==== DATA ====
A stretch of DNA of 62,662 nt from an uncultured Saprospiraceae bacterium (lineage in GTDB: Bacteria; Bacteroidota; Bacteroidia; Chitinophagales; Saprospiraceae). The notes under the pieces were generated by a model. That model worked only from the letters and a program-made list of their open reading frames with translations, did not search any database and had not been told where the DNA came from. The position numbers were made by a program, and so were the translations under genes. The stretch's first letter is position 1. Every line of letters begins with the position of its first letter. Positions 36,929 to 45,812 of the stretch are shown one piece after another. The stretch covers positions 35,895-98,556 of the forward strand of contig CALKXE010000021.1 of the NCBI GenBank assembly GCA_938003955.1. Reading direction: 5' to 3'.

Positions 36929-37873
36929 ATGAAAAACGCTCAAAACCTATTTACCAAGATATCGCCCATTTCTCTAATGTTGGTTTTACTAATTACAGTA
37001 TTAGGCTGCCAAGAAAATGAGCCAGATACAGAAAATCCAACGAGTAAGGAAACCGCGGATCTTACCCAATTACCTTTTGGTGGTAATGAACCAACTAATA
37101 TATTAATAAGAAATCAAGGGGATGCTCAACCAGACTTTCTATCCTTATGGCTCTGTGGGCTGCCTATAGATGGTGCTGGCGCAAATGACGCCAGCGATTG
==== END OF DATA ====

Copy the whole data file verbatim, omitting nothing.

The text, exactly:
A stretch of DNA of 62,662 nt from an uncultured Saprospiraceae bacterium (lineage in GTDB: Bacteria; Bacteroidota; Bacteroidia; Chitinophagales; Saprospiraceae). The notes under the pieces were generated by a model. That model worked only from the letters and a program-made list of their open reading frames with translations, did not search any database and had not been told where the DNA came from. The position numbers were made by a program, and so were the translations under genes. The stretch's first letter is position 1. Every line of letters begins with the position of its first letter. Positions 36,929 to 45,812 of the stretch are shown one piece after another. The stretch covers positions 35,895-98,556 of the forward strand of contig CALKXE010000021.1 of the NCBI GenBank assembly GCA_938003955.1. Reading direction: 5' to 3'.

Positions 36929-37873
36929 ATGAAAAACGCTCAAAACCTATTTACCAAGATATCGCCCATTTCTCTAATGTTGGTTTTACTAATTACAGTA
37001 TTAGGCTGCCAAGAAAATGAGCCAGATACAGAAAATCCAACGAGTAAGGAAACCGCGGATCTTACCCAATTACCTTTTGGTGGTAATGAACCAACTAATA
37101 TATTAATAAGAAATCAAGGGGATGCTCAACCAGACTTTCTATCCTTATGGCTCTGTGGGCTGCCTATAGATGGTGCTGGCGCAAATGACGCCAGCGATTG